Saunders, Real Estate, Hamptons

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Feb 9, 2010 6:57 PMPublication: The East Hampton Press

CPF revenues pick up over last six months of 2009, but are still below total yearly levels for 2008

Feb 9, 2010 6:57 PM

Revenues from the Peconic Bay Community Preservation Fund, or CPF, continued to climb in December 2009, closing the year on an upward trajectory.

The $5.66 million generated in December marked the eighth consecutive month of ascending revenue and the highest monthly amount since May 2008, before the global economic meltdown, according to a press release issued Monday by State Assemblyman Fred W. Thiele Jr.

As revenue levels gradually catch up, they still lag behind previous years’ totals, however.

The CPF, which is fed by a 2-percent tax on most real estate transfers in the five East End towns—Southampton, East Hampton, Riverhead, Shelter Island and Southold, each of which manages its own individual CPF fund—is used to purchase and preserve open space and farmland. It is often seen as a bellwether for the East End real estate market and, by extension, the larger regional economy. While the yearly total of $40.3 million for 2009 represents a 28.8-percent decline from the $56.6 million collected the previous year, the final six months of 2009 generated 23.9 percent more than the same period in 2008.

The number of transactions for the past year also fell, from 6,295 to 5,187, or 17.6 percent. On a smaller scale, the market saw 600 transactions in December 2009, an increase of 26.9 percent over 473 in the last month of 2008.

Of the $40.3 million total for 2009, East Hampton Town contributed $10.18 million, its lowest yearly total since 2001, and Southampton Town contributed $24.77 million, its lowest annual amount since 2002.

“An increase in CPF revenues is always a positive sign for Southampton Town,” stated Town Supervisor Anna Throne-Holst. “Not only does it mean more opportunities to protect our most environmentally sensitive lands, it also means our real estate industry is on the upswing—which generally means good things for our local economy.”

Mr. Thiele attributed the escalation of CPF revenue to the stabilization of Wall Street, the positive trend of stock indicators and the generally improving health of the financial markets spilling over to the local real estate market. He also credited the federal government’s credits for first-time homebuyers last spring with reenergizing the housing market.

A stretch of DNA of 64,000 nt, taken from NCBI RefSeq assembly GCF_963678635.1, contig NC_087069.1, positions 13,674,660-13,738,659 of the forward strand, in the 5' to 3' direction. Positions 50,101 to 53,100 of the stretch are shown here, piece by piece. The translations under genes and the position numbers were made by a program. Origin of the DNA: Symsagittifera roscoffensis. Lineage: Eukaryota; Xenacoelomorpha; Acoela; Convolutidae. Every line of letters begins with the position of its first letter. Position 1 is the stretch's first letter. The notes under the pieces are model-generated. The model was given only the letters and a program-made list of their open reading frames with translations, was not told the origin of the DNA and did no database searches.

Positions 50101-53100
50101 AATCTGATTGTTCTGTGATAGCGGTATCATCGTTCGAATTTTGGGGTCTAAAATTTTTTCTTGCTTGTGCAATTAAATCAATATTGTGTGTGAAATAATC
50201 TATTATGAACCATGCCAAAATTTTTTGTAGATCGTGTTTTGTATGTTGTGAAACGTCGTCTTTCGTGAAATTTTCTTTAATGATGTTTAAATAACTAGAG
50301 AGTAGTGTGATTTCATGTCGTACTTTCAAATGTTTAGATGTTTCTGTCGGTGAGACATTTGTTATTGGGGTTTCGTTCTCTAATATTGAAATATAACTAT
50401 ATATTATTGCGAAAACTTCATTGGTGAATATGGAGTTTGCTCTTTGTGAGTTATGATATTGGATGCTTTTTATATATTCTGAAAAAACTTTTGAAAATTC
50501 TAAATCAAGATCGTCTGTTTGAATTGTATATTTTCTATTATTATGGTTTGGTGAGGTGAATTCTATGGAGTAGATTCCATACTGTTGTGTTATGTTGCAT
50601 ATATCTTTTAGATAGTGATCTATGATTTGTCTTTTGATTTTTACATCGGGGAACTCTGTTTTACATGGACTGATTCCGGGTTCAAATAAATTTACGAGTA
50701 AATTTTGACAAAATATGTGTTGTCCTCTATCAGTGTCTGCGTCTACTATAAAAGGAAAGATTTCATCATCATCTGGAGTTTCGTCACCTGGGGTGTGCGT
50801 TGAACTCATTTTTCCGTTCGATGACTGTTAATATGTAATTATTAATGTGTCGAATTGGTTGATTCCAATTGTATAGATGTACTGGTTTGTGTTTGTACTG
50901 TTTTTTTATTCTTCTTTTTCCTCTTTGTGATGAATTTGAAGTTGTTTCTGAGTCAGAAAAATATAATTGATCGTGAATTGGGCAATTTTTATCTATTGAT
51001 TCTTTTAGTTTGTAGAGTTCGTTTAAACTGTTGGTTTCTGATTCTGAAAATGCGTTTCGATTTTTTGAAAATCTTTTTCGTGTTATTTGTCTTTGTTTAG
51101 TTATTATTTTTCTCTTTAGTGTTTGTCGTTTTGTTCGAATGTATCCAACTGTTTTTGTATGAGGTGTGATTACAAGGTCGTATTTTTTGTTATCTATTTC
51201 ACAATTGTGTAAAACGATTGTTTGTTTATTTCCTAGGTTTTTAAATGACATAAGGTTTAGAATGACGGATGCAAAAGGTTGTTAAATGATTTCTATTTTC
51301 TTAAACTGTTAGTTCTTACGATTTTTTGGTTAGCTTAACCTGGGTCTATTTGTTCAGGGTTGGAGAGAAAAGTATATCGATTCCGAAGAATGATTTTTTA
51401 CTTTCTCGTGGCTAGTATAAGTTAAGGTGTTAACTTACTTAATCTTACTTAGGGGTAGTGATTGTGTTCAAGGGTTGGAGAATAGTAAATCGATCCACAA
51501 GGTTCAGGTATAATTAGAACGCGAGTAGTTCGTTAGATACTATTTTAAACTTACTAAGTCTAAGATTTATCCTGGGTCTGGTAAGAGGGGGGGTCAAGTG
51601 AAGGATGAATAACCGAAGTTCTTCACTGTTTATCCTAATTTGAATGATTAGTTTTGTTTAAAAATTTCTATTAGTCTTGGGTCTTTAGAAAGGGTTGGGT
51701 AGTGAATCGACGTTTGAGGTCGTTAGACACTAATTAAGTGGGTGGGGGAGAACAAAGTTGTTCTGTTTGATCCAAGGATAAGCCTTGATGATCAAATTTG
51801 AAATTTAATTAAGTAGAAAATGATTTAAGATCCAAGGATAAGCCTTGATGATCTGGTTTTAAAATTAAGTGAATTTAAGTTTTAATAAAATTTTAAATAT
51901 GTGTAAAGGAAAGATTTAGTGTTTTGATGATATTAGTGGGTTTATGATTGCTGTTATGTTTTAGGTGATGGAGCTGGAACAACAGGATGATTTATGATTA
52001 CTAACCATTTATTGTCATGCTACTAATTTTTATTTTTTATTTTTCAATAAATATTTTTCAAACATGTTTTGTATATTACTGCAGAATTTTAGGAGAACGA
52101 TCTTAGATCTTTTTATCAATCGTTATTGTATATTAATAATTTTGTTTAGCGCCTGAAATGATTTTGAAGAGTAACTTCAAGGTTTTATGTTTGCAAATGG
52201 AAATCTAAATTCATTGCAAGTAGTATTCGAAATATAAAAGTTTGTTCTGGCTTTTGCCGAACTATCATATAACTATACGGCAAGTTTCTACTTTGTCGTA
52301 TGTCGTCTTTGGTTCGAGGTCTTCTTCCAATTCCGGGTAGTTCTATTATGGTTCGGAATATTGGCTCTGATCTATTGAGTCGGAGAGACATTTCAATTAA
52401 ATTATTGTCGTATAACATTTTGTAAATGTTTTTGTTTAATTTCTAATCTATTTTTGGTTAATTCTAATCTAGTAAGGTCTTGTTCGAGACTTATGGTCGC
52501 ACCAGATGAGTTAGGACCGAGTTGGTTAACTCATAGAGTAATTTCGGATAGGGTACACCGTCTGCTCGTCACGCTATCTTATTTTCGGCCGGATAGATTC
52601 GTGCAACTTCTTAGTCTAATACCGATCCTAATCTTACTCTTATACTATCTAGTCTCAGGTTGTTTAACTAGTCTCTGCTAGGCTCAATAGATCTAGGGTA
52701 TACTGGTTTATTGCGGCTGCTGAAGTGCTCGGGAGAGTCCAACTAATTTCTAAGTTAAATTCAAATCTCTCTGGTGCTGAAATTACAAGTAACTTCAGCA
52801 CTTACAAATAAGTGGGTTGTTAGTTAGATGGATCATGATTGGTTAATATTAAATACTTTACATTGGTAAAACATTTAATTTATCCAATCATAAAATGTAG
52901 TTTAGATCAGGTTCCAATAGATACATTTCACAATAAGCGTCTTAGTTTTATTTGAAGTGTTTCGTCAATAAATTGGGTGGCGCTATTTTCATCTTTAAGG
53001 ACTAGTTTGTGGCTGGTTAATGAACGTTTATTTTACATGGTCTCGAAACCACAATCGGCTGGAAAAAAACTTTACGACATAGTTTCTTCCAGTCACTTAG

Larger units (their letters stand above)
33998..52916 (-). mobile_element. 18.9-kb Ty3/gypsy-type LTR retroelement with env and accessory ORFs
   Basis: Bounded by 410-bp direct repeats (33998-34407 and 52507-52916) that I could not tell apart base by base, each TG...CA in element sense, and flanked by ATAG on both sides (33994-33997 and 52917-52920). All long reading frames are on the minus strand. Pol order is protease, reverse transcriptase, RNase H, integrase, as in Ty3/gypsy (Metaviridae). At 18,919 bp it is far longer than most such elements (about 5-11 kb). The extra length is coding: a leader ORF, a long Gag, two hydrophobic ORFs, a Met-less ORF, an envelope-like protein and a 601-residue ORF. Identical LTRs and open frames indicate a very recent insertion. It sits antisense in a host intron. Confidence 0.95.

While optimistic about the latest tallies, Mr. Thiele is hesitant to forecast continuing favorable predictions for the CPF in 2010. “I still think it’s very volatile. The national economy is uncertain as to where it’s headed,” he said, adding that national unemployment rates remain intractably high with no real relief in sight.

In addition to the slight real estate recovery, Mr. Thiele pointed out that changes to state law have contributed tighter controls and greater transparency to the CPF after certain abuses in local towns where funds were being transferred from the CPF and redirected toward other uses.

Since its inception in 1999, the CPF has generated $604.8 million in the region and protected nearly 10,000 acres of land. The fund is set to expire in 2030.

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This appears to be a very up lifting story but I wonder if the facts don't fit the optimism. If you ride down any road in any town you see unsold houses. If you speak to any honest real estate agent its all gloom.Speak to any carpenter its hand to mouth jobs if there is one at all. This story masks a hidden reality. In fact the increase in transactions is a reflection of increased foreclosers not good times ahead. CPF gets its cut weather your a jobless builder or a busted broker.
By facts man (148), east hampton on Feb 15, 10 10:03 AM
CPF funds should be used to offset high school taxes in all districts
By LUVSH (28), Southampton on Feb 18, 10 6:34 PM